$33 million boost in medical research funding to get new clinical trials underway

$33 million boost in medical research funding to get new clinical trials underway

19th May, 2017

A new $33 million investment in clinical trial capacity will allow Australians to access some of the latest breakthroughs in medical research thanks to the Medical Research Future Fund.

This investment will include funding for new clinical trials and investment in clinical research fellowships ensuring that we can keep the best and brightest researchers here in Australia.

The $18 million for building clinical trial capacity and $8 million for clinician researcher fellowships announced today as part of the Medical Research Future Fund (MRFF) is a boost for both Australian medical research, and patients suffering from chronic illnesses, Association of Australian Medical Research Institutes (AAMRI) President Professor Tony Cunningham AO said.

“We can be proud of our world-class medical research in Australia. This is the country where the artificial heart valve, the cochlear implant, IVF, and the HPV vaccine were all developed,” he said. “Investing in clinical trials will allow us to take our next generation of amazing discoveries and turn them into new treatments, drugs and medical devices.

“Clinical trials are how we get research from the bench to the bedside, and they are a crucial part of the translation of the vital studies underway in Australia’s medical research institutes. They are also how we develop our discoveries to the point where they are marketable internationally, contributing to Australia’s largest ‘smart’ export industry of pharmaceuticals and medical technologies.”

Professor Cunningham said he was particularly pleased to see that some of this new funding will be targeted at public good clinical trials.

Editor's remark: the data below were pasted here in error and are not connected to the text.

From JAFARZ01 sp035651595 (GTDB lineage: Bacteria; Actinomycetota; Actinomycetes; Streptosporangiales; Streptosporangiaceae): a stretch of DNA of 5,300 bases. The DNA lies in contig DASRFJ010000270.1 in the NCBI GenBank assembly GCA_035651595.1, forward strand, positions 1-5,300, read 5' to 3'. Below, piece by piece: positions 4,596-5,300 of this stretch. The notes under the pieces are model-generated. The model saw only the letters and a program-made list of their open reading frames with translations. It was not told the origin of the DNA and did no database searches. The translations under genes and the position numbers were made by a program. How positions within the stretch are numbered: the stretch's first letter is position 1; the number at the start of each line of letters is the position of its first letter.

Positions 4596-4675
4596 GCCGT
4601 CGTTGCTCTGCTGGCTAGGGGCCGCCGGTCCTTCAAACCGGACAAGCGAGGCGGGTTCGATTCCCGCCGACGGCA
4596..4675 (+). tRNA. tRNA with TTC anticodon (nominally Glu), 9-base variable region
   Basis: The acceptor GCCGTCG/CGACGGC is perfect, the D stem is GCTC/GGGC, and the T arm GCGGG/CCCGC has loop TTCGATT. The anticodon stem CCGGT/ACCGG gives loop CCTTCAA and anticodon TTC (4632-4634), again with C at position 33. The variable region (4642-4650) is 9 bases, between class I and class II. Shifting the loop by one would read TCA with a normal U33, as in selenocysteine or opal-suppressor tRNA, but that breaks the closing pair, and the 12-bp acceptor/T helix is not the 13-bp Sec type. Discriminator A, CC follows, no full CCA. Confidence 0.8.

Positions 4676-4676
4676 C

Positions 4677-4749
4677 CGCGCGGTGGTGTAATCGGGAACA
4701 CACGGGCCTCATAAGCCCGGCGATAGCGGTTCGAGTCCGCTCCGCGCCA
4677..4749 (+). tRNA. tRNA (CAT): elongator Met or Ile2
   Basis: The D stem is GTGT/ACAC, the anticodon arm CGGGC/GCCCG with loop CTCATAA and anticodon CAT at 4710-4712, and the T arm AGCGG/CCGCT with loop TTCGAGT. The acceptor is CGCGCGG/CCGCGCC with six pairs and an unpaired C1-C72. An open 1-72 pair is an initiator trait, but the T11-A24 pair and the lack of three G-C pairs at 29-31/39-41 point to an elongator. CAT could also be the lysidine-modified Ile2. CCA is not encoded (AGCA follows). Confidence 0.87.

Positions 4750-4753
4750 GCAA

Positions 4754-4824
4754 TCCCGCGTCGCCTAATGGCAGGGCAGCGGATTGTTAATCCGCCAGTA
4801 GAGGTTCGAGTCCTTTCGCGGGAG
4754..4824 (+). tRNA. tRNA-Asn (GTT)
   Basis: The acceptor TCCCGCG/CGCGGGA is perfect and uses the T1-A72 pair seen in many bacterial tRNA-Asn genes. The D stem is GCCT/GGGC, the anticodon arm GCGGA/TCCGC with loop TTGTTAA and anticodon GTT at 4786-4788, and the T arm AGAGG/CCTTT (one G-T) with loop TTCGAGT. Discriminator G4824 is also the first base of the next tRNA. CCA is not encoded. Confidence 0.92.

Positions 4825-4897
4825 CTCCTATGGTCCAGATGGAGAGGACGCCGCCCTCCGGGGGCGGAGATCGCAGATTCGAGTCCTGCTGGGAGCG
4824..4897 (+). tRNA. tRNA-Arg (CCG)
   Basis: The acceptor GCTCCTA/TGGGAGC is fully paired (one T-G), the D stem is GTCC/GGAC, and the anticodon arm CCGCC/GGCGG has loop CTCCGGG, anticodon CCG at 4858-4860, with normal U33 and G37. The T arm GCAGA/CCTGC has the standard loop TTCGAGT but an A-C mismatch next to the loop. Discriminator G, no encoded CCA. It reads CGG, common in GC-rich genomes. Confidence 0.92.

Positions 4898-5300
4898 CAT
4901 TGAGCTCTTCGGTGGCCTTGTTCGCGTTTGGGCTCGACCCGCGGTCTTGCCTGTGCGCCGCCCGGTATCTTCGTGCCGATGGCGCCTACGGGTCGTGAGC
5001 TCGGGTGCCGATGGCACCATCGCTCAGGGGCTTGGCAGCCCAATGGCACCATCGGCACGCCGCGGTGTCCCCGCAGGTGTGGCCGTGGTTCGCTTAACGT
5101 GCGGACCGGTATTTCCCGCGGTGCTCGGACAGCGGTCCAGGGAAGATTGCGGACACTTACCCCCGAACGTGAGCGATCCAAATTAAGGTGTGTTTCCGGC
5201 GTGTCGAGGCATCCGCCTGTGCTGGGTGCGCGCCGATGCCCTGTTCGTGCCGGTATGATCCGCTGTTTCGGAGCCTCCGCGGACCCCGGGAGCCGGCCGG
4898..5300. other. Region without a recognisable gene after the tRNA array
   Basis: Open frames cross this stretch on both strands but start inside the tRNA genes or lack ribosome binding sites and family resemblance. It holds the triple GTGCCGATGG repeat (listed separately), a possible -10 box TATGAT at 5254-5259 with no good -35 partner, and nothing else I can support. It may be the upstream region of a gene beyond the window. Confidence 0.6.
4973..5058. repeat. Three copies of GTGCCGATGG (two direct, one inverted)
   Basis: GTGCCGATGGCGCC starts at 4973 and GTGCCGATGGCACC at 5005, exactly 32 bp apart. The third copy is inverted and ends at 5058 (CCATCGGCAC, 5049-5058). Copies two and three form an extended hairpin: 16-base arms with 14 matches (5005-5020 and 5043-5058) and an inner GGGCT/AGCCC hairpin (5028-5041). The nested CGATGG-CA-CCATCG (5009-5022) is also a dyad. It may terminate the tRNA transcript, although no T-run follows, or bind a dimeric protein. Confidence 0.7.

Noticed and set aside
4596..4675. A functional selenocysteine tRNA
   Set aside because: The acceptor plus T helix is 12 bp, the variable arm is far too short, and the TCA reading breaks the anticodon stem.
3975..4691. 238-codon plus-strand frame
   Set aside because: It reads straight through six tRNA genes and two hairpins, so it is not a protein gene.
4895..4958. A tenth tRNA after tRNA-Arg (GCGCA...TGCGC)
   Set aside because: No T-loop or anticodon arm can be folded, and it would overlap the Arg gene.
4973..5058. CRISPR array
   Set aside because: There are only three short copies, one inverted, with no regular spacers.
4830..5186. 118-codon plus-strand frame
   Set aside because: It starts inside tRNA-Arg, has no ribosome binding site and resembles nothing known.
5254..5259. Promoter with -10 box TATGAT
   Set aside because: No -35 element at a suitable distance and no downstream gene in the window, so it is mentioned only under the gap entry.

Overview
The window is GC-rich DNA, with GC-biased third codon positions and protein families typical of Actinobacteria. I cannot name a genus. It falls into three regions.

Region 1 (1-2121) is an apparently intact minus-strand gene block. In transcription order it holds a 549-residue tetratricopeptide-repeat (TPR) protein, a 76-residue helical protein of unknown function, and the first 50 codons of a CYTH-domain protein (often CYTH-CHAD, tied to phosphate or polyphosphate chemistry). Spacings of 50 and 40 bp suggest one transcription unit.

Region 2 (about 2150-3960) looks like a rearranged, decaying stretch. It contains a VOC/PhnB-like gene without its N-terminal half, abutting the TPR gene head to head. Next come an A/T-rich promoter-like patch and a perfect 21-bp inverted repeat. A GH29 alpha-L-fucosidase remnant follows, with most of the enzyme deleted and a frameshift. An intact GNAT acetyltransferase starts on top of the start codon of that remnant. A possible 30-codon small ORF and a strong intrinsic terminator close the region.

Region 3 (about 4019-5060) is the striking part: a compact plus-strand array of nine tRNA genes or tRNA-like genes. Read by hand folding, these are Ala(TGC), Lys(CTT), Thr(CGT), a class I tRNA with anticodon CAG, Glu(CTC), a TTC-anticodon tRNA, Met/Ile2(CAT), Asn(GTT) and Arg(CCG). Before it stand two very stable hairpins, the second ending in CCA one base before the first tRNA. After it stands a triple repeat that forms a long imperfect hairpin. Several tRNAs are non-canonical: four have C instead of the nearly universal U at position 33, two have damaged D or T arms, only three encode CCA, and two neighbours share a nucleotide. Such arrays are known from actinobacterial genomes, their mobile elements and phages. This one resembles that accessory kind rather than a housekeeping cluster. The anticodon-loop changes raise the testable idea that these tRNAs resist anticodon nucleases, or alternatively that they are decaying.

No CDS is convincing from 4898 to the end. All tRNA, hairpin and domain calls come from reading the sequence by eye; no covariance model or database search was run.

“For example, we have not made enough progress in tackling some rare and less common diseases,” he said. “It is hard to get commercial clinical trials underway for such illnesses given the small market for any drug discoveries. Then there is getting the evidence base for preventive health advancements. The MRFF is the right vehicle to get these clinical trials underway.”

Professor Cunningham also applauded the Career Development, and Translating Research Into Practice fellowship schemes announced in addition to the Practitioner Fellowship Scheme.

“Supporting our top clinicians to pursue a dual pathway that includes research and clinical work, will accelerate new discoveries and treatments into the health system,” Professor Cunningham said.

“Clinicians working in hospitals and general practice while conducting research simultaneously leads to some of the best innovations in healthcare, especially highly important preventative healthcare and leads to evidence based medicine.

“Recently, Australia has not been as effective at embedding research within our hospitals as some other countries, and we need to change that to ensure a high performing and efficient health system.

“The MRFF’s priorities include a heavy emphasis on the translation of research and research that leads to savings in the health system. Establishing this fund is the sort of forward thinking public policy we so often cry out for in Australia. Once it is fully capitalised in 2020-21 it will be a $20 billion fund that will double the Federal Government’s annual investment in health and medical research.”

The Federal Government is also providing $7 million over four years to help redesign State and Territory clinical trial operating systems.

Media Contact: Rebecca Thorpe, 0401 419 590, rebecca.thorpe@aamri.org.au.